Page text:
Thursday, September 13, 2012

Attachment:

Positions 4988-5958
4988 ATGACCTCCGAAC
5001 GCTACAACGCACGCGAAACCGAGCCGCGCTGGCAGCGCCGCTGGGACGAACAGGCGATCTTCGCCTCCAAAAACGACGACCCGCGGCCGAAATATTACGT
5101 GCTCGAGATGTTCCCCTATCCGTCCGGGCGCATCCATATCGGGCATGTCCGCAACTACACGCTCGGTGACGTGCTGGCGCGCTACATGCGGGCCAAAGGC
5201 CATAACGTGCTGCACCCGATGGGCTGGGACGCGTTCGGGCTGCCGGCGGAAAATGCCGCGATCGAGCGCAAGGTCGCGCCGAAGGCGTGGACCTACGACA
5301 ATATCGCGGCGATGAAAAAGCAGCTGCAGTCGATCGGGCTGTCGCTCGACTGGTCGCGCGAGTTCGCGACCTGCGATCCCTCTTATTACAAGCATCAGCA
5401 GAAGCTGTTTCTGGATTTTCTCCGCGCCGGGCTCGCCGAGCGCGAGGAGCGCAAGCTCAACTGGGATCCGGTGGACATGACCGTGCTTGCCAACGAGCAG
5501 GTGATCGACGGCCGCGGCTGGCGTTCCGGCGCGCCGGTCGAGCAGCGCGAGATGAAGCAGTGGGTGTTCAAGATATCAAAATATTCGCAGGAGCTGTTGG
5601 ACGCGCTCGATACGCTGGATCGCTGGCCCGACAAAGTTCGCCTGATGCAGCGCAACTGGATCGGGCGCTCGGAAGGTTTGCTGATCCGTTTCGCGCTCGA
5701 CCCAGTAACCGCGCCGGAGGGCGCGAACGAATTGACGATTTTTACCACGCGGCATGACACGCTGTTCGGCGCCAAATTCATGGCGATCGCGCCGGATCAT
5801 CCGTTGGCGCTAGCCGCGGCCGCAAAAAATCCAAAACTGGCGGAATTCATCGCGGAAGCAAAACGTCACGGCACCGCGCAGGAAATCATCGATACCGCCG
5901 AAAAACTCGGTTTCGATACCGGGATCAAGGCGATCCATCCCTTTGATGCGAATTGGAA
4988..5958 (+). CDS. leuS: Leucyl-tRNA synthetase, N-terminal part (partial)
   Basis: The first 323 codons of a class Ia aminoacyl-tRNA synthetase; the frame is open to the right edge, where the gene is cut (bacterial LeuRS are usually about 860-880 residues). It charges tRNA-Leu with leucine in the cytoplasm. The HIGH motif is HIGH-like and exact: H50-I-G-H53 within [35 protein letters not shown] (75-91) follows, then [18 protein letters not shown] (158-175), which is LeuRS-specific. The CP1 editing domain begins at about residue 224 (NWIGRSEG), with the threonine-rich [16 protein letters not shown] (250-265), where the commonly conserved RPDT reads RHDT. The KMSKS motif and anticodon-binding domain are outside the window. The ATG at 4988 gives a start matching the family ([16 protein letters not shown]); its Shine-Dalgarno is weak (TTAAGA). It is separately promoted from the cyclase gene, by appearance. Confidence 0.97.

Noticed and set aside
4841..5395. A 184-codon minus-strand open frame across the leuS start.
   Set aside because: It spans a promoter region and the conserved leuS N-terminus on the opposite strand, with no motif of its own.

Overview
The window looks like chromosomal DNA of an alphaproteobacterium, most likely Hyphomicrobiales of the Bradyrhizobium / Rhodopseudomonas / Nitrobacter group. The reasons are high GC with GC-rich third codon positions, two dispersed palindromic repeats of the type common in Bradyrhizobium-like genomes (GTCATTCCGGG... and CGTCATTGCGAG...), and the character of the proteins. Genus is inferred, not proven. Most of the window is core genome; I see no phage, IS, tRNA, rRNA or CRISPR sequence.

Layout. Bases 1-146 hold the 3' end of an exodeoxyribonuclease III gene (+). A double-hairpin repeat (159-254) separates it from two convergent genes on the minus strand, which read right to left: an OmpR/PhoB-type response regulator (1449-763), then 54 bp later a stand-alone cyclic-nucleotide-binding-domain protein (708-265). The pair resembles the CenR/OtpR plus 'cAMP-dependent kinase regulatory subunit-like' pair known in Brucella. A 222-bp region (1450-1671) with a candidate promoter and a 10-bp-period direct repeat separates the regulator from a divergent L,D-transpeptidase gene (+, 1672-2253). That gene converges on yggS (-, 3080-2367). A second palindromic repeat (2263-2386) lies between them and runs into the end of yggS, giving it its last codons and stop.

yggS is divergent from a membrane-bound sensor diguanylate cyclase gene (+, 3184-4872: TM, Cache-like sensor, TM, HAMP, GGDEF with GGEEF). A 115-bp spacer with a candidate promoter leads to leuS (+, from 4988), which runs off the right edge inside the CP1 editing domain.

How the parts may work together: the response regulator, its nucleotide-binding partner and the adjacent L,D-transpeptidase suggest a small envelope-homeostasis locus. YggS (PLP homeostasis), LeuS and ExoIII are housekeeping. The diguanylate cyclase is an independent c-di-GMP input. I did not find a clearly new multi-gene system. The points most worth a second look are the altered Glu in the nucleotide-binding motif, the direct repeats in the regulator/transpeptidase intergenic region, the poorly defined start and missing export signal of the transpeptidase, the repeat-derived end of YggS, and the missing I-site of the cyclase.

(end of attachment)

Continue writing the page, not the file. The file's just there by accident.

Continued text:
Got up to 100 here today. I expect it Fall to arrive like gangbusters any day. Thought it was here last week. * No rain yet. One drizzle, doesn't count. That's not unusual in my area. Last rain was.... June? Will be glad when the rains start. Watered all of the newly planted trees, after applying a thick compost mulch. Labor of love, and maybe a new generation will benefit from the oxygen, shade, and beauty, some day, so a little water invested now is a good thing. * practicallygreen.com) Today I built a raised bed. For engineering simplicity, I used 2X6s that were 8 feet long. Cut some in half, so the beds are 4ft by 8ft. Somewhat like these from Rodale Institute, with modification. They are 2 timbers high, which makes them a foot deep. On the bottom, I screwed on chicken wire. That's to keep moles from tunneling upward and disrupting the plants. Then bottom liner of cardboard and old cotton factory-made quilt that was about to disintegrate. That's to keep perennial weeds and thistle from growing up through the new soil. Eventually the bottom will degrade, so the beds will be connected to the underlying soil structure, which is good. I think. I filled it half full today. Then wore out. The filler is about 3/4 topsoil and 1/4 yard debris compost. Roughly. I get the compost at a composting center locally, $25 per cubic yard, which is what my truck holds. The dry soil is too hard to dig. I made use of mole hills, filling my wheelbarrow with the tops of mole hills. There are many, many, many, many of those. The moles make the topsoil nice and granular and loose in their hills. I figure they are bringing up minerals too, from the lower layer of soil. Thank you moles. We also had a fence put in, and the post holes were surrounded by the finely ground 'waste' soil, so I used that too. Watered it in, mixed together, watered in, mixed, and raked.